Horse racing is a big sector worldwide and could certainly be much bigger in Trinidad and Tobago with a proper regulatory and taxation framework around it and better internal management by those charged with the responsibility. The fact that it remains the one sport that is not under the auspices of the Ministry of Sport but rather the Ministry of Trade speaks volumes for how the sport is viewed and therein lies a lot of the problem because while Minister of Sports and Community Development – Shamfa Cudjoe - is a people person and proactive, the same cannot be said of the Minister of Trade and Industry.
With a goal of self-sufficiency, the barriers to the growth of the sport (internal and external) need to be removed. Internally, we have all of the issues surrounding the management of the sport, which we continue to speak about in various articles. Externally, we have issues which regulations such as this Gambling Control Bill should be seeking to address.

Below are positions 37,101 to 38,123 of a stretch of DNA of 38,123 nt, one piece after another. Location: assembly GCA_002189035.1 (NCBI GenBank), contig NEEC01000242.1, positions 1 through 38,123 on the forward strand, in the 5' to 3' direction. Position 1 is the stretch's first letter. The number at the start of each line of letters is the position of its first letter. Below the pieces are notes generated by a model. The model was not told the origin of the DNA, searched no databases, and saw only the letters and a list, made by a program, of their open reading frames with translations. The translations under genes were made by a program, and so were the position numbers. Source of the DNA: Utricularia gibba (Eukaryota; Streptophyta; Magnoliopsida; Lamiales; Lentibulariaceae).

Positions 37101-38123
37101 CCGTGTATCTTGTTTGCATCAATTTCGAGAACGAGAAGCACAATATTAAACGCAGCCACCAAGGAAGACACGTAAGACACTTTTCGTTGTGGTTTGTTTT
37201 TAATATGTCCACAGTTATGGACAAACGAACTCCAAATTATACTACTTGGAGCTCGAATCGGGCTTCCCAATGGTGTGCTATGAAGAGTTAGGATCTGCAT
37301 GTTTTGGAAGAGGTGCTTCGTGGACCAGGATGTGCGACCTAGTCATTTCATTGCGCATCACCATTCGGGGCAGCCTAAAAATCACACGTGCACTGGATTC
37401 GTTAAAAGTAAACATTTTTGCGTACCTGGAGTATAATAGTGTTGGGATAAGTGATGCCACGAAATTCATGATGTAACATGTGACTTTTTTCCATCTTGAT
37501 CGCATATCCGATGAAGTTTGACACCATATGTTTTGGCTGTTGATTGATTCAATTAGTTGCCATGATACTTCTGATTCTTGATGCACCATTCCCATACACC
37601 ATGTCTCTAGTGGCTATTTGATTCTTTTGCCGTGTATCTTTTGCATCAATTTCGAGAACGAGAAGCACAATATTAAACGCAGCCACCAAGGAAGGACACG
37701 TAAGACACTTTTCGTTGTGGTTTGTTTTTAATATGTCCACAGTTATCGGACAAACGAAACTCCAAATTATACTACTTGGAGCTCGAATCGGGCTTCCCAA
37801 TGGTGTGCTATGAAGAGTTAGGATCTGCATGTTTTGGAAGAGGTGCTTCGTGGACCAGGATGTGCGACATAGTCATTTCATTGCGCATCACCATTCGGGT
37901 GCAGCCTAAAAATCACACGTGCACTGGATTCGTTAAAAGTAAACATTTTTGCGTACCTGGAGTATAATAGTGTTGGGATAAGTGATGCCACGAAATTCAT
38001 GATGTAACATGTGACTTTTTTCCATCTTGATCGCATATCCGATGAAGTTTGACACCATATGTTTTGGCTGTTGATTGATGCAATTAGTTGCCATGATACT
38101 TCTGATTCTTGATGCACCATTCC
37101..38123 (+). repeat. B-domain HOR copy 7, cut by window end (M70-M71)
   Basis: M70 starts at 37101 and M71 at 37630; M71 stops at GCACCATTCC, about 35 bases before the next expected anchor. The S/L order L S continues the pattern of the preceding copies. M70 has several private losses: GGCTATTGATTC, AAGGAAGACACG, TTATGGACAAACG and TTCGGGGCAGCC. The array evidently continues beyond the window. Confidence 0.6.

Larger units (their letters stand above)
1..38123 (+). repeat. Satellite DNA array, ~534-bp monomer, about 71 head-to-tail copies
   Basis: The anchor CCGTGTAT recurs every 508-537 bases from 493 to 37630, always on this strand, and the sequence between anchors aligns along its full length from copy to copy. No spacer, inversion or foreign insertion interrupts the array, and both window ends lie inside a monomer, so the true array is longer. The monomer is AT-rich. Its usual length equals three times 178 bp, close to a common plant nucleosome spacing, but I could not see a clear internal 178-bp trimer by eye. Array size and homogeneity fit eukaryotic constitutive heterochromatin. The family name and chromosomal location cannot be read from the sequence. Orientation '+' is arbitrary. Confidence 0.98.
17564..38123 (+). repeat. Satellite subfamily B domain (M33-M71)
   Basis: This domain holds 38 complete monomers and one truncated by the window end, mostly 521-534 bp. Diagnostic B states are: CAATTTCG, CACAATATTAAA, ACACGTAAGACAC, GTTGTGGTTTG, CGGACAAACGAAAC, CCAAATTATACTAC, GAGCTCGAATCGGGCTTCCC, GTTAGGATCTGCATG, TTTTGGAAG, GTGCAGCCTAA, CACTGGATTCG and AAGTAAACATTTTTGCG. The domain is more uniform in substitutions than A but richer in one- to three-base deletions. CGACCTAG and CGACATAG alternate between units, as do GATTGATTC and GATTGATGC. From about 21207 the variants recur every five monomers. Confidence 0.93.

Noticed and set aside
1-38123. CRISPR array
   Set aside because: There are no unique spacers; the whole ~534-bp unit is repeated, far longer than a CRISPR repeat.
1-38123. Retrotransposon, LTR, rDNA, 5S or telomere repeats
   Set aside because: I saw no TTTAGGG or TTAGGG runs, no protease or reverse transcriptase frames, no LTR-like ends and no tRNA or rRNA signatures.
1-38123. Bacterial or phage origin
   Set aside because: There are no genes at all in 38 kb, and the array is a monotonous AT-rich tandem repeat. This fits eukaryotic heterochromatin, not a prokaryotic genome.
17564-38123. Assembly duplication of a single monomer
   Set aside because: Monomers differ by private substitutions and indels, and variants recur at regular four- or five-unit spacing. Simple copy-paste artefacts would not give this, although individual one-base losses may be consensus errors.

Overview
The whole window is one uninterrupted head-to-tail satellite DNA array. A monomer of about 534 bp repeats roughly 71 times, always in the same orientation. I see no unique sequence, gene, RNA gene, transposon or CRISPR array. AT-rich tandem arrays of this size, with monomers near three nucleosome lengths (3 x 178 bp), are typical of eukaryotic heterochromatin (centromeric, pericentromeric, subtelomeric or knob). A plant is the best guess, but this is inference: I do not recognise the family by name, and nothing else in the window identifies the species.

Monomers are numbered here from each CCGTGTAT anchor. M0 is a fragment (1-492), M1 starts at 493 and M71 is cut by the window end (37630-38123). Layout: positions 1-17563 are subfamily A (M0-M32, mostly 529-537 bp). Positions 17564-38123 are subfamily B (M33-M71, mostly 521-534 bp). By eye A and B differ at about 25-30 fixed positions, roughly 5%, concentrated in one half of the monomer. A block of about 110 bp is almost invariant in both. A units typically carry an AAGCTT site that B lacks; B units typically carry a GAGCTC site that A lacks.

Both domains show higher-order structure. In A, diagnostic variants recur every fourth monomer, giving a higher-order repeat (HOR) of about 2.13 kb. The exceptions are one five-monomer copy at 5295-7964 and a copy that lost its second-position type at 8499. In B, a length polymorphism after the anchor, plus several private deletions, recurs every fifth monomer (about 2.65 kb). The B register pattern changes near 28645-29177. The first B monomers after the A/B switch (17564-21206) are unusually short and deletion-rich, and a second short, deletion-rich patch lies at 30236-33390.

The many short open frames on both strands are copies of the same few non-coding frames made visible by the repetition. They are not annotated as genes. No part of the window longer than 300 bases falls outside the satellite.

It remains unclear whether this legislation was a necessary precursor to the ARC being able to establish its own casino, casino game, equal chance game or the equivalent but that is most necessary. It also remains unclear what is needed to change for horse racing to be able to exercise the option of putting on racing on a Sunday but that is also something that needs to be urgently reviewed.
As I have said before, there is horse racing in Italy and Latin America (and virtually every other country in the world) on Sundays, even our fellow Caribbean country, Jamaica, yet still, we continue to be more religious/spiritual than everyone else. We continue to be held back by Victorian-era laws that have long been repealed everywhere else. This is a change that would cost the country absolutely nothing but could generate some additional tax income for the government – in a time when the country needs it most.
If the powers that be will not implement change for the sake of the sport, maybe they will do it for their own survival, which is undeniably tied to the fortunes of the local economy. And the fortunes of the local economy could be improved if the illegal gaming and private members club are stymied - and Sunday racing allowed - through the positive impact on tax revenues from other sources.
Time is running out, for many, not only those in horseracing, and when that loss of employment, finally hits home, it may be too late for this beautiful country.